OpenView Labs Aims to Prime Portfolio Companies for Big Growth

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“Money is money, anyone can do that,” says Brian Zimmerman, managing director of Boston-based OpenView Venture Partners.

Go on.

“We have this idea of providing real value to our portfolio companies. If we’re going to call ourselves partners, we really need to be partners.” he says. Plenty of venture capitalists say they like to take that partner approach to their investments. But OpenView is backing that statement up with staff and infrastructure dedicated to sales growth and more.

That comes in the form of what the venture firm calls OpenView Labs. At first mention, OpenView Labs sounds like it would be the name for an incubator arm at the firm. But, as my colleague Greg has written, OpenView brands itself as an “expansion-stage” venture firm, eyeing investments in the more complex business-to-business and cloud computing software spaces. Its target companies already have annual sales between $2 million and $20 million, so, no, its Labs aren’t about helping young mobile or consumer software startups develop their technology or roll out a beta version of their product. Instead the unit is focused on helping its startups tackle the more grown up challenges of recruiting and hiring talent, identifying key markets, and generating sales leads.

To that end, the company has four full-time recruiters, who have filled about 100 jobs across OpenView’s portfolio companies in the last few years, says Zimmerman, who oversees the Labs operation. The goal is to fill another 200 this year.

We said the OpenView Labs is past helping startups toy with their technology. But sales and marketing strategy are another story. Startups at the expansion stage need to work in refining exactly which market their targeting as their customer base, says Zimmerman.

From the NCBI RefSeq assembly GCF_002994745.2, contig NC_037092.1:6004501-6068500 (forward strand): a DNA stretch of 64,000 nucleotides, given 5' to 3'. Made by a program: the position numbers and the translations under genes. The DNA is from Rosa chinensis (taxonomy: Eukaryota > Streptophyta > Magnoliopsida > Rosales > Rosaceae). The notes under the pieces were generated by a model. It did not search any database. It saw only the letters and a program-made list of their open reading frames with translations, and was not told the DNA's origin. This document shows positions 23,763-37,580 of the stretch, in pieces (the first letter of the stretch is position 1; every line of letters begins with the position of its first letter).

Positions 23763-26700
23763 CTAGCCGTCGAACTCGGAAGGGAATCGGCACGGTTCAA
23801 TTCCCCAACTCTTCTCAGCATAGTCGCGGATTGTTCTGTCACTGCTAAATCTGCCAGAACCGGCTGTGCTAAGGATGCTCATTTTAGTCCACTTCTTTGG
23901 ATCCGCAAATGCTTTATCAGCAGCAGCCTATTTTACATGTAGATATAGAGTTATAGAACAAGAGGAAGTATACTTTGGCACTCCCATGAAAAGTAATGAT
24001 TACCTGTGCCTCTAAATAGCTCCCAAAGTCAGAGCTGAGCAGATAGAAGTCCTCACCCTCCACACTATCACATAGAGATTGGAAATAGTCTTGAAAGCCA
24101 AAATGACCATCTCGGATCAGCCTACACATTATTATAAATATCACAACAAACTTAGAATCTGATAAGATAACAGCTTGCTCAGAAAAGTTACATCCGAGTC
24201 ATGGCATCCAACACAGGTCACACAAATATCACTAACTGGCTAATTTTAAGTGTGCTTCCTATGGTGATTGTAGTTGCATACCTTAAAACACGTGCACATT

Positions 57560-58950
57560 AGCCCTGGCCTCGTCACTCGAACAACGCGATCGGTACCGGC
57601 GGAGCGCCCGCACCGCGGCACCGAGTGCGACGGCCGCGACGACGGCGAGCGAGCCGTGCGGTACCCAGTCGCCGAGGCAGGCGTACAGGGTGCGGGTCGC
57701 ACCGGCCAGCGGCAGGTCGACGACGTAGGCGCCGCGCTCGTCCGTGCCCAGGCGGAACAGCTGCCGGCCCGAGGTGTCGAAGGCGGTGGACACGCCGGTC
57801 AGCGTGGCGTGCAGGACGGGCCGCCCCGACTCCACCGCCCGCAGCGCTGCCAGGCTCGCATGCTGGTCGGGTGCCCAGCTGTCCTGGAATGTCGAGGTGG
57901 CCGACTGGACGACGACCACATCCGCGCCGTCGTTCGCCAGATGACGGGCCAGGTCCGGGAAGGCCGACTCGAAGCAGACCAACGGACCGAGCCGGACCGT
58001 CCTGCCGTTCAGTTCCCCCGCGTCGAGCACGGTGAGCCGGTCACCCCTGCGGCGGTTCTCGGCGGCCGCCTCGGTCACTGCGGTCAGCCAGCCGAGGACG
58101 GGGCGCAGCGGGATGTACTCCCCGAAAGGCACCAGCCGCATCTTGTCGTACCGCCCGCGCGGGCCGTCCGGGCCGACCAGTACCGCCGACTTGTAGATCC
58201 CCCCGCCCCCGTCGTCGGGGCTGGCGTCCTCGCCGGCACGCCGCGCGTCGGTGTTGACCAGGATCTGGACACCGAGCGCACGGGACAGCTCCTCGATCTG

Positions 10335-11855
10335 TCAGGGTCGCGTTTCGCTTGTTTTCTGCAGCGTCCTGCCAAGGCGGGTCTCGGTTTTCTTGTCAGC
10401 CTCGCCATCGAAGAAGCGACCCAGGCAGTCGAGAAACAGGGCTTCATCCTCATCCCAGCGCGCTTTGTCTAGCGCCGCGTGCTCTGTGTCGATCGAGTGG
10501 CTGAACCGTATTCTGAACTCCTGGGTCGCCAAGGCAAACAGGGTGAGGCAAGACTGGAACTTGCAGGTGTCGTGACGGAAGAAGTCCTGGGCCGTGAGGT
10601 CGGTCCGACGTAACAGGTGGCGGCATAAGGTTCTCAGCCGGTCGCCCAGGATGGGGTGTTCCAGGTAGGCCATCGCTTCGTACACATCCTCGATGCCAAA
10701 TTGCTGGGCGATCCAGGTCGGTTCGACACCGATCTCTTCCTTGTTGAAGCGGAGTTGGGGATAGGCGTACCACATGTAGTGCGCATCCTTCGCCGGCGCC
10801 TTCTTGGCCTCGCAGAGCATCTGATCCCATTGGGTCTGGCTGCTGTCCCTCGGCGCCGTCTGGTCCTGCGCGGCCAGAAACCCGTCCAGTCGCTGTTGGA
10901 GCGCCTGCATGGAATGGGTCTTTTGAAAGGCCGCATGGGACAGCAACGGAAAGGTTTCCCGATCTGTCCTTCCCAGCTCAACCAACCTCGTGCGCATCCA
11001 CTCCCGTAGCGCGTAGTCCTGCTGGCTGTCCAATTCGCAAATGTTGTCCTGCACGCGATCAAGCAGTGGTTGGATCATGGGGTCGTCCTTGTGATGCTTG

“They’ll say, ‘we sell to small businesses.’ That’s not enough,” he says. So Labs has an entire research and analytics team focused honing and refining exactly which sub-markets and customer segments portfolio companies should be targeting. It starts with Internet research and goes all the way through calling and surveying customers in the potential markets, says Zimmerman.

Once the Labs gets the companies primed with staff and a market to go after, it helps them build their marketing message around those customers, and then find specific sales leads. That third component is what Zimmerman calls the Labs’ “go-to-market” team.

Zimmerman puts companies in three categories: startup (figuring out the technology and idea), expansion (building revenue and refining a target market), and growth (preparing for an exit). “We’re focused on everything it takes for an expansion stage company to get to a repeatable model to drive it to growth stage,” he says. The firm typically invests between $5 million and $15 million in its startups, and aims to get them to $100 million in revenues.

OpenView has 18 companies in its portfolio, with seven actively using the Labs. The firm charges their startups a “nominal fee that most of them laugh off” to access the OpenView Labs consulting services, says Zimmerman, noting that if the Labs hires five employees for a portfolio company, it pays for itself.

The Labs could also have a broader impact on the Boston startup ecosystem. OpenView has helped a handful of its startups set up shop in Boston, including Open-E, Exinda, Intronis, and Zmags.

OpenView will even go so far as to move companies so they can access the best resources. Take one OpenView portfolio company that’s based in San Francisco. (Zimmerman wouldn’t publicly disclose that company’s identity). “It was a hot company that struggled to build a pipeline,” he says. So the Labs has helped hire and put together a part of that startup’s sales team in Boston, an area strong in sales and lead generation talent, says Zimmerman. The company is now looking for permanent office space in the city.

The Labs strategy plays into OpenView’s broader investment outlook, which doesn’t buy into the idea that it’s OK for a chunk of the portfolio to flop if a few companies are blockbusters. “We look at each portfolio company equally—each one of our companies needs to succeed,” says Zimmerman. “We’re not going to throw 10 out there if two become rocket ships and eight die. It’s not our philosophy.”

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